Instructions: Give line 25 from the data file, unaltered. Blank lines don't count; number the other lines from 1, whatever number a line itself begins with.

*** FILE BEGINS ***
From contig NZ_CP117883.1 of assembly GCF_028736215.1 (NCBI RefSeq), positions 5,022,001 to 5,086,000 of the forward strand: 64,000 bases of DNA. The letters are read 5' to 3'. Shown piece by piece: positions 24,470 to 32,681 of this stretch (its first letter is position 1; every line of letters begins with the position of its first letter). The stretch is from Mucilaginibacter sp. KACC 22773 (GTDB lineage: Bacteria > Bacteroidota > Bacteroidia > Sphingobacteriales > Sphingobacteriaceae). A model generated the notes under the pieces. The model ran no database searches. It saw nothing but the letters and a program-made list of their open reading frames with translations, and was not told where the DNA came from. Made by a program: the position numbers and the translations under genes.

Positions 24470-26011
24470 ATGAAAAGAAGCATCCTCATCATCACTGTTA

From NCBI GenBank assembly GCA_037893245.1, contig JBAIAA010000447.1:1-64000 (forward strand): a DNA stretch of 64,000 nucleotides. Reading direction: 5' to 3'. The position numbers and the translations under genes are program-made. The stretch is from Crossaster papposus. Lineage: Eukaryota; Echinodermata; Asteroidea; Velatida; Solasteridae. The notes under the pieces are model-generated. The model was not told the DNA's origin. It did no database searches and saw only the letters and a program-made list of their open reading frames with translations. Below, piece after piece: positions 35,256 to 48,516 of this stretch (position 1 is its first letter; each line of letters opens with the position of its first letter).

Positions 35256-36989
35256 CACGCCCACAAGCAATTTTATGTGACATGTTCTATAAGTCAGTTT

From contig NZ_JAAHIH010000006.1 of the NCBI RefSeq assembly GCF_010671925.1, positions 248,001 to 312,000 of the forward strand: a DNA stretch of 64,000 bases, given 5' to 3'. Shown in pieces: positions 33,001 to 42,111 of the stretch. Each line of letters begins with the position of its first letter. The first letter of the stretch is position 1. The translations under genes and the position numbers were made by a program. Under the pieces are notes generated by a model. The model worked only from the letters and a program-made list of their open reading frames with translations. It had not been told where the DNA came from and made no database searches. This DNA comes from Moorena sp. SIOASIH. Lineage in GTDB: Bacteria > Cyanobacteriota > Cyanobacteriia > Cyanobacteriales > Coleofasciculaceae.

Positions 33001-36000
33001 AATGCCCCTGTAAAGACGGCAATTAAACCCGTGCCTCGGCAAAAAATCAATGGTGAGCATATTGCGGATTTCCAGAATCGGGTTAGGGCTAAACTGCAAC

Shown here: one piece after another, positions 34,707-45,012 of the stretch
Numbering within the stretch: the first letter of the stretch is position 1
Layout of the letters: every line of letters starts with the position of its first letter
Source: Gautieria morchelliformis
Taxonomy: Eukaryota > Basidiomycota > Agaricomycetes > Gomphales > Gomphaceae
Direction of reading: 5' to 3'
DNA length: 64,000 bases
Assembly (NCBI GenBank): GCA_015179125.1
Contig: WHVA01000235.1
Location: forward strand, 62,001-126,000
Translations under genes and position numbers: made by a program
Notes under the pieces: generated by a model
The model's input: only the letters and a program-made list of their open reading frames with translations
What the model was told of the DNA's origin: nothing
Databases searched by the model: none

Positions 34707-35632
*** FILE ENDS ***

Positions 34707-35632